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BACKGROUND: Infertility affects one in seven couples; many of these need in vitro fertilisation (IVF). IVF involves external hormones to stimulate a woman's ovaries to produce eggs which are harvested surgically. Embryos, created in the laboratory by mixing eggs with sperm, are grown in culture for a few days before being replaced within the uterus (fresh embryo transfer). Spare embryos are usually frozen with a view to transfer at a later point in time - especially if the initial fresh transfer does not result in a pregnancy. Despite improvements in technology, IVF success rates remain low with an overall live birth rate of 25-30% per treatment. Additionally, there are concerns about health outcomes for mothers and babies conceived through IVF, particularly after fresh embryo transfer, including maternal ovarian hyperstimulation syndrome (OHSS) and preterm delivery. It is believed that high levels of hormones during ovarian stimulation could create a relatively hostile environment for embryo implantation whilst increasing the risk of OHSS. It has been suggested that freezing all embryos with the intention of thawing and replacing them within the uterus at a later stage (thawed frozen embryo transfer) instead of fresh embryo transfer, may lead to improved pregnancy rates and fewer complications. We aim to compare the clinical and cost effectiveness of fresh and thawed frozen embryo transfer, with the primary aim of identifying any difference in the chance of having a healthy baby. METHODS: E-Freeze is a pragmatic, multicentre two-arm parallel group randomised controlled trial where women aged ≥18 and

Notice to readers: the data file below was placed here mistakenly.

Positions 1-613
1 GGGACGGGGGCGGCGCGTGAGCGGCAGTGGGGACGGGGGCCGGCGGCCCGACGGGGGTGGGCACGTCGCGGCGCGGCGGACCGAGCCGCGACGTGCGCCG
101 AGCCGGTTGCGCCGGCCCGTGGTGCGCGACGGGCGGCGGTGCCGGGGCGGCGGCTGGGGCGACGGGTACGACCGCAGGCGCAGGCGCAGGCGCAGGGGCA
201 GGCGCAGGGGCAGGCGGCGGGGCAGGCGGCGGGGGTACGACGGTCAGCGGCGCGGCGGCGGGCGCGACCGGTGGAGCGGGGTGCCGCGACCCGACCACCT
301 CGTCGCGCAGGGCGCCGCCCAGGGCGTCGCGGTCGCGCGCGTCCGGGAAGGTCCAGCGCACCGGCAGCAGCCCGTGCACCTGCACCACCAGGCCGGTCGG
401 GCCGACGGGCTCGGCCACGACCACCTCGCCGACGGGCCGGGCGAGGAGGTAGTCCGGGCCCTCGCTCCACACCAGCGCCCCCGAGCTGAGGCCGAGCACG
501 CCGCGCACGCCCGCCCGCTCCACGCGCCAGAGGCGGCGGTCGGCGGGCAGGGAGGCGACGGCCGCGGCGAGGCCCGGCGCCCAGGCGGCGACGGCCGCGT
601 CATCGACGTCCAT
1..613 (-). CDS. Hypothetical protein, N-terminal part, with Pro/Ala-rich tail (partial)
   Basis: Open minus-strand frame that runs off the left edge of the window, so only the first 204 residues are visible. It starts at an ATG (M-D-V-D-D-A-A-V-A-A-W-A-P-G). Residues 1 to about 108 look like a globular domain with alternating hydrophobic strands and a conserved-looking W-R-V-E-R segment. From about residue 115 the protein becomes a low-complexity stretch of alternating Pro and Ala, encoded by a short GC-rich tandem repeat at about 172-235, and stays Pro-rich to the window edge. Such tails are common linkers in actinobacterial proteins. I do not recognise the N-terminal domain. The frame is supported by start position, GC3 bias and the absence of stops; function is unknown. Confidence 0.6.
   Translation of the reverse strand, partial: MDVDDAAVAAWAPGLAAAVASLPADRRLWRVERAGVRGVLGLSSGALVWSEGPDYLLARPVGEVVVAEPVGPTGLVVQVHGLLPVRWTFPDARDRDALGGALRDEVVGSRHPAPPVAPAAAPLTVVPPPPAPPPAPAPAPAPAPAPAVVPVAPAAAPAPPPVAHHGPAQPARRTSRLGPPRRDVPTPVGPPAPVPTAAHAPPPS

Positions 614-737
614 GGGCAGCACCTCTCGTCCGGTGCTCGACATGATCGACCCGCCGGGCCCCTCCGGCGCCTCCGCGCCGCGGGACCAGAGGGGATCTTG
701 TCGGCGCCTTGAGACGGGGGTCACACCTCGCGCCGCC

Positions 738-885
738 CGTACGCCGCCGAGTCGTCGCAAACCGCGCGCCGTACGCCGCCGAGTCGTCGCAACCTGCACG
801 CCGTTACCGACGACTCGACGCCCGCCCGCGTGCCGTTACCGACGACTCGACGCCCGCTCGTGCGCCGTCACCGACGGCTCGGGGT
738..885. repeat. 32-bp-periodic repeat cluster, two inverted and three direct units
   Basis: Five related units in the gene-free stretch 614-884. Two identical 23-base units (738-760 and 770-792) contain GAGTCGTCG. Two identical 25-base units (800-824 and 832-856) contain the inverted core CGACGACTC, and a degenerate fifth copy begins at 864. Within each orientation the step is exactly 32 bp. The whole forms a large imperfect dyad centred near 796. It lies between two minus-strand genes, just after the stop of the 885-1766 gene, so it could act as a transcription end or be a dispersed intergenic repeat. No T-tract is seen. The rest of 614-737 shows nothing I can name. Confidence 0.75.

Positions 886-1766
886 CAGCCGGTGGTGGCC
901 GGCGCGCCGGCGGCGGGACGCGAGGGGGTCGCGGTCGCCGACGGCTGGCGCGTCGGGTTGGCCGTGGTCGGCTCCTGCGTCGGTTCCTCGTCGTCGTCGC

Original publication




Journal article


Reprod Health

Publication Date





Assisted conception, Elective freezing, Fertility, Fresh embryo transfer, Frozen thawed embryo transfer, IVF, OHSS, Receptivity, Adolescent, Adult, Cost-Benefit Analysis, Cryopreservation, Embryo Implantation, Embryo Transfer, Embryo, Mammalian, Female, Fertilization in Vitro, Freezing, Humans, Infertility, Female, Live Birth, Ovarian Hyperstimulation Syndrome, Ovulation Induction, Pregnancy, Pregnancy Complications, Pregnancy Outcome, Pregnancy Rate, Young Adult